Agility is the ability to efficiently coordinate the changing of body position. It requires an individual to possess adequate strength, power, balance and body control. It's an essential component to succeeding in sports such as basketball and tennis, where athletes are required to change directions, implement speed bursts and quick stops and react to their sport's ever-changing situations. With training, agility can be improved upon, resulting in benefits to athletes and non-athletes alike.
In sports, athletes are required to change directions, accelerate, decelerate and be able to react at all times to different situations in their sporting event. Training teaches them to do these things more efficiently, which decreases the amount of time it takes to perform such activities. As a result, they are able to maneuver around their playfield at a higher level and perform better in their sport.
Agility training also improves the performance of non-athletes, when faced with situations where required to react, such as correcting and maintaining balance when faced with varying walking surfaces. Individuals can perform their day-to-day activities such as mowing the lawn or playing with a child at a higher level and more efficiently when they participate in agility training.
Agility training increases an individual's agility endurance. When the skeletal system is trained to handle longer durations of these types of activities, it allows athletes to perform at high levels for longer periods, both in single games or matches and throughout their athletic season.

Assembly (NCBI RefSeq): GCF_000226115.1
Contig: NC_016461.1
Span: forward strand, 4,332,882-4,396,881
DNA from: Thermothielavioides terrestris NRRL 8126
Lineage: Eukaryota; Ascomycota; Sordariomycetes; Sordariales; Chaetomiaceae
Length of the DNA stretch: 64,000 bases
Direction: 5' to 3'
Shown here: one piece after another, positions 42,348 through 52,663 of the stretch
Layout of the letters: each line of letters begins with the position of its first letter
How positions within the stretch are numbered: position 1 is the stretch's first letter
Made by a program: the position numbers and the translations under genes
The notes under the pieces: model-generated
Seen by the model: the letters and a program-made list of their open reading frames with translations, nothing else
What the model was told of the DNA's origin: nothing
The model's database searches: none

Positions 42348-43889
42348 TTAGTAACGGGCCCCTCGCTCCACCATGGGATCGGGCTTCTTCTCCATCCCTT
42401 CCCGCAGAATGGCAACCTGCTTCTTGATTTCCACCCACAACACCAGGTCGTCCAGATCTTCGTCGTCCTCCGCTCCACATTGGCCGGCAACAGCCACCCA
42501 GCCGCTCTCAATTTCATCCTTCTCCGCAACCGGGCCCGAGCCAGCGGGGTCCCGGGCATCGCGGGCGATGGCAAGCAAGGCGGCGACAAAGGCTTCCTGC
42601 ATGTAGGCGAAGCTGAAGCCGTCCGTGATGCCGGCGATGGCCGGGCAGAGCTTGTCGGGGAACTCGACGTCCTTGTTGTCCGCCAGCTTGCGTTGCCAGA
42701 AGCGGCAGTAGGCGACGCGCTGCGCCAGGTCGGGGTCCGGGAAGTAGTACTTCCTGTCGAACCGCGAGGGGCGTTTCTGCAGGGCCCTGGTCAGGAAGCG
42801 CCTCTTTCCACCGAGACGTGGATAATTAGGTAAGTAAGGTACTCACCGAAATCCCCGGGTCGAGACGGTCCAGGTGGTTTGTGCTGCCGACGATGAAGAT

Increases in endurance from agility training also lessen the amount of time an individual needs to recover. The body is better equipped to handle the impact from such movements and isn't as physically taxed or fatigued. The decrease in recovery time allows athletes to reenter their game or match more quickly, as well as return the next day after a sporting event better recovered to perform their activity again at the same high level.
With increased endurance created from agility training, an individual's skeletal system is better equipped to handle longer durations of agility-types activities, thus decreasing chances of injuries due to fatigue.
Flexibility has been found to improve with agility training, which directly decreases injuries due to an individual performing movement of extreme range of motion.
Agility training teaches the correct body placement while performing movements, which means that sensitive areas such as the shoulders, knees or lower back are more protected.
Agility training also increases balance and body control, so individuals are better able to maintain and correct their center of gravity and avoid hurting themselves because of falling of attempting to catch oneself.